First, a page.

Time Is Running Out for Cornelia Parker’s Rooftop ‘PsychoBarn’ Sculpture

'PsychoBarn' is looking for a permanent home.

Cornelia Parker, Transitional Object (PsychoBarn) on the roof of the Met Fifth Avenue. Courtesy of photographer Alex Fradkin/Cornelia Parker.
Cornelia Parker, Transitional Object (PsychoBarn) on the roof of the Met Fifth Avenue. Courtesy of photographer Alex Fradkin/Cornelia Parker.

As cooler weather sets in here in New York, the Metropolitan Museum of Art‘s popular Roof Garden Commission is nearing the end of its run.

Cornelia Parker, who created this year’s temporary site-specific work, Transitional Object (PsychoBarn), is hoping to find a permanent home for the piece, which is based on the movie set from Alfred Hitchcock’s 1960 horror film, Psycho, itself inspired by the Edward Hopper painting House by the Railroad (1925).

The Art Newspaper reports that Parker is working hard to find an institution that would accept the massive artwork as a gift before the October 31 deadline. “We have had people interested, but these things take time, which we don’t have,” said the artist.

Parker’s version of the film’s Victorian style Norman Bates mansion is created, in part, from an old barn in upstate New York. Viewed head on, it appears to be a full building, but the artist has in fact propped it up with scaffolding.

Cornelia Parker, <em>Transitional Object (PsychoBarn)<em> on the roof of the Met Fifth Avenue. Courtesy of photographer Hyla Skopitz, the Photograph Studio, the Metropolitan Museum of Art.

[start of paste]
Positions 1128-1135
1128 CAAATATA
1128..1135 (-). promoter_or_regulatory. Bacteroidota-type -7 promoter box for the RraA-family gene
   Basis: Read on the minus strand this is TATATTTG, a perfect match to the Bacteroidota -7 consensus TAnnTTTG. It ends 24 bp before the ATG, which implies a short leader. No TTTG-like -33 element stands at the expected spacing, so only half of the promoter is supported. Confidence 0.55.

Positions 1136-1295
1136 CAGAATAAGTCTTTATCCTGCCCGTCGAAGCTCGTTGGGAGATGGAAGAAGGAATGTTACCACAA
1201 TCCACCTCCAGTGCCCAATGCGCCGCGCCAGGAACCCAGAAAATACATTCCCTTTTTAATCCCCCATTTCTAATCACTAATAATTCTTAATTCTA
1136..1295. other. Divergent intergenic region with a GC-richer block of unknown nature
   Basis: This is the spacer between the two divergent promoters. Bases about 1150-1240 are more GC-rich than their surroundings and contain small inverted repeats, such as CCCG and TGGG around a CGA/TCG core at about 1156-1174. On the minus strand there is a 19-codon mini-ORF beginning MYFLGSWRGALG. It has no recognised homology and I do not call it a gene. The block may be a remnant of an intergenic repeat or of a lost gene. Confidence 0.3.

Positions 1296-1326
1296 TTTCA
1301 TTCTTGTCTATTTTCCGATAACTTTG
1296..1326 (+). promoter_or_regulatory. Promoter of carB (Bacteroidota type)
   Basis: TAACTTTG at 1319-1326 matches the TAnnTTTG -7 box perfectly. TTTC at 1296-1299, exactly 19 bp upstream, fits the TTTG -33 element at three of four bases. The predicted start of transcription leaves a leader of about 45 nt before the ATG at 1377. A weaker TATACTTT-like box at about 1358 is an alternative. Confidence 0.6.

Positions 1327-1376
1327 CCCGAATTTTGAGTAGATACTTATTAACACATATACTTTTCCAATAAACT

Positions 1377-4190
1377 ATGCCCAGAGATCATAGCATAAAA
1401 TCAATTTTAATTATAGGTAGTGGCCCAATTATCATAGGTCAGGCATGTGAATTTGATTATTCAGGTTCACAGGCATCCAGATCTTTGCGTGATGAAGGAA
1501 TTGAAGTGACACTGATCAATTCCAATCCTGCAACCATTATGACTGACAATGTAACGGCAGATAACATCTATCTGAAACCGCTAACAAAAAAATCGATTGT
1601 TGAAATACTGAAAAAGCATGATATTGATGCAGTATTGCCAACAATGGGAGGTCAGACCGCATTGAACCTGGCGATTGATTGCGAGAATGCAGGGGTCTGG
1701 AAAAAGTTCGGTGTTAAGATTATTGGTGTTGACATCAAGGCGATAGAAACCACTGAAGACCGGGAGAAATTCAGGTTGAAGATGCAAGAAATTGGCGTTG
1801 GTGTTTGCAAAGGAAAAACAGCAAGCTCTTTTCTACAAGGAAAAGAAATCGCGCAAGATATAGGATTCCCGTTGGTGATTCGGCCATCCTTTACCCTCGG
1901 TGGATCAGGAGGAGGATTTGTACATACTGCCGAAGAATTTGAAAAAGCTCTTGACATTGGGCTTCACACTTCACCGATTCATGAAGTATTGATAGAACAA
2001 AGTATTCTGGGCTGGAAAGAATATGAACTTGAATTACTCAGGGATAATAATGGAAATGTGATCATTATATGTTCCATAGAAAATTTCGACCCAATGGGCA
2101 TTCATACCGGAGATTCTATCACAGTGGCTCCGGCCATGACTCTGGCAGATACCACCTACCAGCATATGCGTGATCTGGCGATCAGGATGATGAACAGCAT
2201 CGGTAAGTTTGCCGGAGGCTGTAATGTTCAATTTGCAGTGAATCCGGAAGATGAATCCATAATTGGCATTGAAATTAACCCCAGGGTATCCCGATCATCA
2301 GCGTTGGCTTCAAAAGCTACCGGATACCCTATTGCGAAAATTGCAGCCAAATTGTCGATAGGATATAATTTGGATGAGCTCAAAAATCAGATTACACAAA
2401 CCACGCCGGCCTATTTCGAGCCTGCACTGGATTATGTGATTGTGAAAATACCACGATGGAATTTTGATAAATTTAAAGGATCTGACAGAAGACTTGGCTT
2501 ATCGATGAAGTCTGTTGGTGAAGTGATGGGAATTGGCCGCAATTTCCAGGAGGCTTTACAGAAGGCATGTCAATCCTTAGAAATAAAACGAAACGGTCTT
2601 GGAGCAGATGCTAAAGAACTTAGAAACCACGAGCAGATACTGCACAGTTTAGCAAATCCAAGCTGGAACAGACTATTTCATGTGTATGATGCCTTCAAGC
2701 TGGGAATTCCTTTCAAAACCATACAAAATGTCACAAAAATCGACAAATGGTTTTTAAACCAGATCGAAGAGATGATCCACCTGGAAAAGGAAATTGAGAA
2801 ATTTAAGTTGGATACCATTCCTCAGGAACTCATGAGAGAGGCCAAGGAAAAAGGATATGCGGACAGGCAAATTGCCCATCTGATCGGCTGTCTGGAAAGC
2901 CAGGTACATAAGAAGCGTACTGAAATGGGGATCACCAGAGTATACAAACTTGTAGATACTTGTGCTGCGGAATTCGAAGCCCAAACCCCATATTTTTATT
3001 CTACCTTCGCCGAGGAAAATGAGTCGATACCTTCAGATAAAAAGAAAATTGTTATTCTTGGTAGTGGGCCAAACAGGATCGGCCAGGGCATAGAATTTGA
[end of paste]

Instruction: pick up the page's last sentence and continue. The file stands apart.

Cornelia Parker, Transitional Object (PsychoBarn) on the roof of the Met Fifth Avenue. Courtesy of photographer Hyla Skopitz, the Photograph Studio, the Metropolitan Museum of Art.

On the Met roof, seen against the backdrop of the Manhattan skyline, the spooky PsychoBarn makes for a fantastically-unexpected architectural experience, but Parker believes that the piece could be at home in a number of environments, both indoors and out.

“The Met would be pleased to see PsychoBarn have a life beyond the Cantor Roof Garden,” a museum spokesperson told TAN.

Since opening in April, the exhibition has attracted over 500,000 visitors.

Parker believes that the work will not be removed from the museum rooftop until around November 12, meaning that Halloween isn’t exactly last call for the haunted house-like work. Nevertheless, time is running out to ensure that the atmospheric work has a happy afterlife.


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